55-64 years old

56

45-54 years old

129

2.87

35-44 years old

79

25-34 years old

162

1.98

Sig.

1.000

Subset for alpha = 0.05

Age of N

1

55-64 years old

56

1.75

45-54 years old

129

2.18

2.91

35-44 years old

79

2.28

3.12

25-34 years old

162

2.65

.385

Sig.

.072

I want to own the newest technological product. Duncan Subset for alpha = 0.05

Age of Respondents

N

1

2

55-64 years old

56

2.52

45-54 years old

129

2.76

35-44 years old

79

25-34 years old

162

3

2.76 3.28

3.28 3.44

Sig.

.373

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2

.056

.556

2.18

.061


In general, most respondents regardless of age disagreed with these five statements. However, the age group 55-65 shows a greater level of disagreement than the other age groups.

*The trend evident in this graph mirrors the graphs of the other four statements. We can then infer that people within the age group 55-65 have a stronger disagreement, compared to other age groups, that technological innovativeness is a driving factor in their decision to purchase and/or use high tech gadgets.   INCOME and Economic Motivations Overall, our respondents, regardless of level of income, agreed that economic factors played a role in influencing them to use and/or purchase high tech gadgets. We conducted multiple Anova tests with statements from both constructs (economic motivations and technological innovativeness) and the levels of income. From these tests, we can see that there are only two specific statements (one from each construct) that offered low sig levels less than .05. This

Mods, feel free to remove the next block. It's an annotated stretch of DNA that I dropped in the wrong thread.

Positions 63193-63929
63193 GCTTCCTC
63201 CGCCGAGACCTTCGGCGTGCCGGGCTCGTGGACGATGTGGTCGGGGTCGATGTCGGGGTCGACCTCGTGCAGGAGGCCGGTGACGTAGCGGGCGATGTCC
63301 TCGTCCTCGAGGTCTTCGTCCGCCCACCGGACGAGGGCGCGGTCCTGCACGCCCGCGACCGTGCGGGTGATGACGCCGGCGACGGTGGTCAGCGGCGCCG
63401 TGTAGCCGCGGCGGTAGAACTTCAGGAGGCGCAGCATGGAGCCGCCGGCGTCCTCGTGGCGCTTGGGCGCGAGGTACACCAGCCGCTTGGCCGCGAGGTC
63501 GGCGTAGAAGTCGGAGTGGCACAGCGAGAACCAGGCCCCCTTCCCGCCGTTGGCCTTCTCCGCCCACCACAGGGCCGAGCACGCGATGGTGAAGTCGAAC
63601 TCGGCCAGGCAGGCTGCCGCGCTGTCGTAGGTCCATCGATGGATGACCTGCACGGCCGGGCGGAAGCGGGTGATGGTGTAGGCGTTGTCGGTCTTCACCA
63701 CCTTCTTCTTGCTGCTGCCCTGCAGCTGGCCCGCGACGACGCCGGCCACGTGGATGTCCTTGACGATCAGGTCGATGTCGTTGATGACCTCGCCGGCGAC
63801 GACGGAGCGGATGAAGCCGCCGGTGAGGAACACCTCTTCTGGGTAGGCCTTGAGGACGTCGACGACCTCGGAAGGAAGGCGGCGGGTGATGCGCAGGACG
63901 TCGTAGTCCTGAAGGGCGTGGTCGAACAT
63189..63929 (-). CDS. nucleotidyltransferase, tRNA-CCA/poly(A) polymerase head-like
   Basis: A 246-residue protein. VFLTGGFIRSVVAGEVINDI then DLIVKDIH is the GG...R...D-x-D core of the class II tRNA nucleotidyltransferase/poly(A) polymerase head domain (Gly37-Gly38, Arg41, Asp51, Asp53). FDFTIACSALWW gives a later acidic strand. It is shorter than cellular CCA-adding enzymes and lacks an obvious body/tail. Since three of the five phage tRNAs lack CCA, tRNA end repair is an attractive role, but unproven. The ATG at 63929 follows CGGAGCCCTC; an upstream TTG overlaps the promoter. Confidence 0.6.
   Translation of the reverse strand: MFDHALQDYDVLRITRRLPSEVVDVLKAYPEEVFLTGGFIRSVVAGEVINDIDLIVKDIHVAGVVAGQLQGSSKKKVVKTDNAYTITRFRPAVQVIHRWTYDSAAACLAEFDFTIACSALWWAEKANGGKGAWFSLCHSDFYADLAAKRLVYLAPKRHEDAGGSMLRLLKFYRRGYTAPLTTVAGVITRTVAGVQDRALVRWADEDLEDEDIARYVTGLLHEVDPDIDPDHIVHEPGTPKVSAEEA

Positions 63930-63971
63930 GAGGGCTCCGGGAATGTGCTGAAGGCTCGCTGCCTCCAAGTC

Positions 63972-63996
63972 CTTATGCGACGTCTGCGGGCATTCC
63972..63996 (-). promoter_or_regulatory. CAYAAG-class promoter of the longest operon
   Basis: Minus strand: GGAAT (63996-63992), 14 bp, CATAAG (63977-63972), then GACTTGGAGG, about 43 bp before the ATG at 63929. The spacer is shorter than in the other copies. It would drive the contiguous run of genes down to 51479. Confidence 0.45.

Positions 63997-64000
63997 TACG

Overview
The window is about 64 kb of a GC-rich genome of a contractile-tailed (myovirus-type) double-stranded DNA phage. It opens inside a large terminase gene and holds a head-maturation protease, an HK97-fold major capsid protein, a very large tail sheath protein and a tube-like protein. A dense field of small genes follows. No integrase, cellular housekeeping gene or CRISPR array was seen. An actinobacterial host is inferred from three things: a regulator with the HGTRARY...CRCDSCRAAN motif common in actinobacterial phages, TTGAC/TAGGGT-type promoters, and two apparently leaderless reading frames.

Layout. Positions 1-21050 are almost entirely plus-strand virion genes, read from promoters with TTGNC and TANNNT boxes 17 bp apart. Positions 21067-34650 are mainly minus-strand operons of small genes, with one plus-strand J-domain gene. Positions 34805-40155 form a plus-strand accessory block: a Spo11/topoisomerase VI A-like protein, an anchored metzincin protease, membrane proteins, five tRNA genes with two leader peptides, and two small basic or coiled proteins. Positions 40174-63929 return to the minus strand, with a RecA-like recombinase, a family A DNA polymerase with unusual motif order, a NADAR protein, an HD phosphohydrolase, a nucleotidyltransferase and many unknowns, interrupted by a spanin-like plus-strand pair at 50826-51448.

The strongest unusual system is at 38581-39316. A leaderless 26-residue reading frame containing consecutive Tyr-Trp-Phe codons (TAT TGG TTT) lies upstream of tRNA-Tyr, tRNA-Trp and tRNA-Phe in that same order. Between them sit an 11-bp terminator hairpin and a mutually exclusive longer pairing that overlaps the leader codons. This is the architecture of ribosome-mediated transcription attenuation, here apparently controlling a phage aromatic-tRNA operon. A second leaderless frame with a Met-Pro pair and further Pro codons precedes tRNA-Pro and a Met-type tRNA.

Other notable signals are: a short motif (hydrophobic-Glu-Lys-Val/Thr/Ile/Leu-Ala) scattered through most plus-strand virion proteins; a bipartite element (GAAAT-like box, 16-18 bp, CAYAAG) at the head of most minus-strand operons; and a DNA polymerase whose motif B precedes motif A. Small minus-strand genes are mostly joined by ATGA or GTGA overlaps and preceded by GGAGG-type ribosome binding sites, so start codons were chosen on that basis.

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allowed us to differentiate between levels of income and the degree to which they agree for these particular statements: “I use high tech gadgets because they save time.” This statement offered a sig value of .008. Because the sig value was less than .05, we recognized a significant difference. A Post-Hoc Duncan test was run to find out if there was a statistically significant difference between the levels of income “$100,000 or more” and “$24,999 or less.” The means generated from the respondents of the levels of income “$100,000 or more” and “$24,999 or less” were 2.09 and 2.91 on a 7 point Likert scale, respectively. This difference of means is 11.7% and is therefore “probably meaningful.”

I use high tech gadgets because they save time. Duncan Subset for alpha = 0.05 Household Income

N

1

2

$100,000 or more

118

2.09

$25,000 to $49,999

127

2.39

$50,000 to $99,999

156

2.50

$24,999 or less

35

Sig.

2.50 2.91

.078

.058

INCOME and Technological Innovativeness “In general, if a new technology were introduced, I would not wait to see how others liked the product before I would buy it.” This statement offered a sig value of .026. Because the sig value was less than .05, we recognized a significant difference. A Post-Hoc Duncan test was then run to find out if there was a statistically significant difference between the levels of income “$50,000 to $99,999” and “$25,000 to $49,999.” The means generated from the respondents of the 28